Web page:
Chicago, IL — US Supreme Court Justice Ruth Ginsburg, a strong supporter of a woman’s right to choose, is nonetheless not a big fan of the 1973 Roe v. Wade decision that legalized abortion from coast to coast.
Ginsburg declared last night at the University of Chicago that the decision was an overreach by the High Court and politicized the controversial issue to the point of making it a relentless target for opponents. She also seemed to suggest that the decision had the unintended consequence of giving momentum to the pro-life movement which to some degree is playing out at the state level now.
Instead, the court should have issued a much narrower ruling that focused only on weighing the merits or demerits of the law in the state where the abortion rights lawsuit got its start, according to Ginsburg. “In Roe v. Wade, the court should have steered away from a sweeping legalization of abortion, Ginsburg argued. Instead, a ruling should have taken the narrower approach of deeming unconstitutional the Texas law that spawned the case, which only allowed abortions deemed life saving for a woman, she said. Doing so, Ginsburg said, would have spurred a gradual, state-by-state loosening of abortion restrictions and contributed to the democratic process.”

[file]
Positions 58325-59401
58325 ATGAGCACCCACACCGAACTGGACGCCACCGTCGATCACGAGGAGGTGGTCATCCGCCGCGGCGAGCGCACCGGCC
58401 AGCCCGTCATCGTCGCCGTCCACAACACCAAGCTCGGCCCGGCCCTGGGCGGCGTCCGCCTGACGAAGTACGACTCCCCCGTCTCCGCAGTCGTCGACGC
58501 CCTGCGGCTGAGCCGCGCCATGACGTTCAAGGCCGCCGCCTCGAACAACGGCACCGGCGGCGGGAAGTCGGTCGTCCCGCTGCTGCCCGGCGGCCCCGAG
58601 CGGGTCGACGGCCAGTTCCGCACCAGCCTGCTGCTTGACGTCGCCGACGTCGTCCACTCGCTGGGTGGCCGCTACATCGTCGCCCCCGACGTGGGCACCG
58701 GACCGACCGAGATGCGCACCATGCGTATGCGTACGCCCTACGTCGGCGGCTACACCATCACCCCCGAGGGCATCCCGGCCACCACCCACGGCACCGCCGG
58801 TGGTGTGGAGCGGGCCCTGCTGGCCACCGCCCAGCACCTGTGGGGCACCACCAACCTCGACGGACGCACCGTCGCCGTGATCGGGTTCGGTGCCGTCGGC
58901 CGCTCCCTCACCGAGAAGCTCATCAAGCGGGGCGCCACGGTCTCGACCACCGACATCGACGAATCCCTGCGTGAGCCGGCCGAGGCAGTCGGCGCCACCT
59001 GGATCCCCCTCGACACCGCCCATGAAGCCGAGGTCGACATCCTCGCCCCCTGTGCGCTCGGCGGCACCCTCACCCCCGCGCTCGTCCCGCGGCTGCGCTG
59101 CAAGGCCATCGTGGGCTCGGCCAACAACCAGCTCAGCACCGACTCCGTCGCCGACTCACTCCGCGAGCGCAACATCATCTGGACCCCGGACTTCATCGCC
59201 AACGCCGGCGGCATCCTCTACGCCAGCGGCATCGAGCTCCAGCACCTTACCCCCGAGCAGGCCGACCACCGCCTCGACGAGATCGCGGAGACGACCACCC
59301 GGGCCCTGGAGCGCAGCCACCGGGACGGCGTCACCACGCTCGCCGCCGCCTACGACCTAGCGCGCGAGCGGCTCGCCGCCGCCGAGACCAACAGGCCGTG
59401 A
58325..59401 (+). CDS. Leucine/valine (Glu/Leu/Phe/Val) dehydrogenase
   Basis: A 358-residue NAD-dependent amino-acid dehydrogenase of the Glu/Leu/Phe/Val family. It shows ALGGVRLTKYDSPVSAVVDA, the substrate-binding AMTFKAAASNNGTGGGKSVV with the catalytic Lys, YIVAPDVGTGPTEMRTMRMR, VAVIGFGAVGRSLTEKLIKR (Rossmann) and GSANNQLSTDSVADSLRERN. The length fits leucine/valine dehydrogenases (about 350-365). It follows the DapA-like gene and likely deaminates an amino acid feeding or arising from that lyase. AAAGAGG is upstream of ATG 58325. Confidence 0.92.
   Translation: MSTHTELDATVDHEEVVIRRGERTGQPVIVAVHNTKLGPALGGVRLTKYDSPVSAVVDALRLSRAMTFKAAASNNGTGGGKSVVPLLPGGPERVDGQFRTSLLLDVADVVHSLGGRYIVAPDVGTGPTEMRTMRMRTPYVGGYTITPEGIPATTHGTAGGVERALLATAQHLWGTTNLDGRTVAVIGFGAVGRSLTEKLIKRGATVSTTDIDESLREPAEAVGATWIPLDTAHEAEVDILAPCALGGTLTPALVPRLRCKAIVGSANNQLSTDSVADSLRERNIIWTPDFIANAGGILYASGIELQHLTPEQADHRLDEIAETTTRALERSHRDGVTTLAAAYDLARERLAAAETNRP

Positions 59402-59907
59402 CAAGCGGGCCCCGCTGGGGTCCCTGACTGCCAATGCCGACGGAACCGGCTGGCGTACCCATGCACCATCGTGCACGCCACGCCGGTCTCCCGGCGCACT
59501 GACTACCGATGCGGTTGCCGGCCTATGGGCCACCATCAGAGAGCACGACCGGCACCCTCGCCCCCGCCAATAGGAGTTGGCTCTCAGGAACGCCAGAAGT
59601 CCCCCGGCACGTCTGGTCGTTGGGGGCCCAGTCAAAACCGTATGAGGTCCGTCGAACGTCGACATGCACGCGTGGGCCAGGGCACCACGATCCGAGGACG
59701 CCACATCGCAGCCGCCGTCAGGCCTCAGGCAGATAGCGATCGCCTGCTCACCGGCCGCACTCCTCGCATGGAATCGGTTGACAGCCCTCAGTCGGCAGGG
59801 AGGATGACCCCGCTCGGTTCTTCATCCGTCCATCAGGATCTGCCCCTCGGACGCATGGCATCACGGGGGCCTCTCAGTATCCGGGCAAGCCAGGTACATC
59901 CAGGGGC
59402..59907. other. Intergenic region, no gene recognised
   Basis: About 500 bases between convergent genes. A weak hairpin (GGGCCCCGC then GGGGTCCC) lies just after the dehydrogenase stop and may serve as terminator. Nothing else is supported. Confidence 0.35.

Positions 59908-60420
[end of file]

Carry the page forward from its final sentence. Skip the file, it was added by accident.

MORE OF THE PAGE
A limited ruling along these lines would have been consistent with the principle of judicial restraint which is generally advocated by conservatives rather than liberals like Justice Ginsburg.
The justice also criticized the 14th Amendment privacy-based Roe decision for being too doctor-centered rather than woman’s rights-centered.
Last year, Ginsburg made a similar observation about the landmark abortion case. “It’s not that the judgment was wrong, but it moved too far, too fast.”
Laws vary from state to state under the concept of federalism, and Ginsburg seems to be suggesting that the abortion restrictions or lack thereof should also have been handled the same way.
Over the years, in the national debate about abortion the media and politicians have tried to push everyone into either the pro-choice or pro-life camp. In the real world, however, the average person is probably conflicted over the whole highly sensitive issue. Moreover, you can simultaneously be both pro-choice and feel Roe. v. Wade was wrongly decided, along the lines of what Justice Ginsburg has outlined.
Another aspect that is often left out of the media narrative is that if Roe v. Wade was ever overturned, however unlikely, the issue would go back to the states, and each state could decide for itself what choice-related measures it would adopt.
Justice Ginsburg, 80, a Clinton appointee, joined the court in 1993.
Does it surprise you that one of the most liberal justices apparently has some common ground with the pro-life movement? Do you think that this approach could be a precursor of how the Supreme Court might rule on same-sex marriage (i.e., let the states work it out for themselves) rather than issue a one-size-fits-all decision?